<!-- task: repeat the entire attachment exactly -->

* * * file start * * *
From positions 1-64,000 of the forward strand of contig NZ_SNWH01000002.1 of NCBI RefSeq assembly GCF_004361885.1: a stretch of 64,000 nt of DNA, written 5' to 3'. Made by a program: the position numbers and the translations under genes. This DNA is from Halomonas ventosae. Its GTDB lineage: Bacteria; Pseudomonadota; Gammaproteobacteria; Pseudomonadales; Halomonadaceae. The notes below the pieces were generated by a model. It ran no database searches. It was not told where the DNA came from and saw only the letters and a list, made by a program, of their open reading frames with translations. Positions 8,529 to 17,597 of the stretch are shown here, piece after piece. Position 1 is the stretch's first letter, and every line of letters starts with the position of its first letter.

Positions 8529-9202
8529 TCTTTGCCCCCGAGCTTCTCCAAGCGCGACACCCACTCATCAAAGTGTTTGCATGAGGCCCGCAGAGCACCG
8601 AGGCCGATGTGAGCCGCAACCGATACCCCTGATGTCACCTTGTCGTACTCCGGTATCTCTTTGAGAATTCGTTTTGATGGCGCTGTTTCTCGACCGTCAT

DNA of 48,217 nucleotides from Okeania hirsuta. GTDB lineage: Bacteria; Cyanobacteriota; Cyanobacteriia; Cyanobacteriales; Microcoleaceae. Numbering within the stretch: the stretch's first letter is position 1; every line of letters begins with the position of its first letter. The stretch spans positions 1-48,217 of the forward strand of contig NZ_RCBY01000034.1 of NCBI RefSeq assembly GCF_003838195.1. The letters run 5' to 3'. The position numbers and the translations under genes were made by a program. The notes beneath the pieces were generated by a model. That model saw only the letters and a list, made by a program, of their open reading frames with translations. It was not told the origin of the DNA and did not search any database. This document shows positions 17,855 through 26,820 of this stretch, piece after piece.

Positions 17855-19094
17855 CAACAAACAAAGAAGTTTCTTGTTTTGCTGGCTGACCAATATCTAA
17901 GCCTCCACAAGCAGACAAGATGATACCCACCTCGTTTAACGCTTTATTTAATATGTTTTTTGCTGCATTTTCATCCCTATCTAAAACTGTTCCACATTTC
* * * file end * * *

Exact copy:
From positions 1-64,000 of the forward strand of contig NZ_SNWH01000002.1 of NCBI RefSeq assembly GCF_004361885.1: a stretch of 64,000 nt of DNA, written 5' to 3'. Made by a program: the position numbers and the translations under genes. This DNA is from Halomonas ventosae. Its GTDB lineage: Bacteria; Pseudomonadota; Gammaproteobacteria; Pseudomonadales; Halomonadaceae. The notes below the pieces were generated by a model. It ran no database searches. It was not told where the DNA came from and saw only the letters and a list, made by a program, of their open reading frames with translations. Positions 8,529 to 17,597 of the stretch are shown here, piece after piece. Position 1 is the stretch's first letter, and every line of letters starts with the position of its first letter.

Positions 8529-9202
8529 TCTTTGCCCCCGAGCTTCTCCAAGCGCGACACCCACTCATCAAAGTGTTTGCATGAGGCCCGCAGAGCACCG
8601 AGGCCGATGTGAGCCGCAACCGATACCCCTGATGTCACCTTGTCGTACTCCGGTATCTCTTTGAGAATTCGTTTTGATGGCGCTGTTTCTCGACCGTCAT

DNA of 48,217 nucleotides from Okeania hirsuta. GTDB lineage: Bacteria; Cyanobacteriota; Cyanobacteriia; Cyanobacteriales; Microcoleaceae. Numbering within the stretch: the stretch's first letter is position 1; every line of letters begins with the position of its first letter. The stretch spans positions 1-48,217 of the forward strand of contig NZ_RCBY01000034.1 of NCBI RefSeq assembly GCF_003838195.1. The letters run 5' to 3'. The position numbers and the translations under genes were made by a program. The notes beneath the pieces were generated by a model. That model saw only the letters and a list, made by a program, of their open reading frames with translations. It was not told the origin of the DNA and did not search any database. This document shows positions 17,855 through 26,820 of this stretch, piece after piece.

Positions 17855-19094
17855 CAACAAACAAAGAAGTTTCTTGTTTTGCTGGCTGACCAATATCTAA
17901 GCCTCCACAAGCAGACAAGATGATACCCACCTCGTTTAACGCTTTATTTAATATGTTTTTTGCTGCATTTTCATCCCTATCTAAAACTGTTCCACATTTC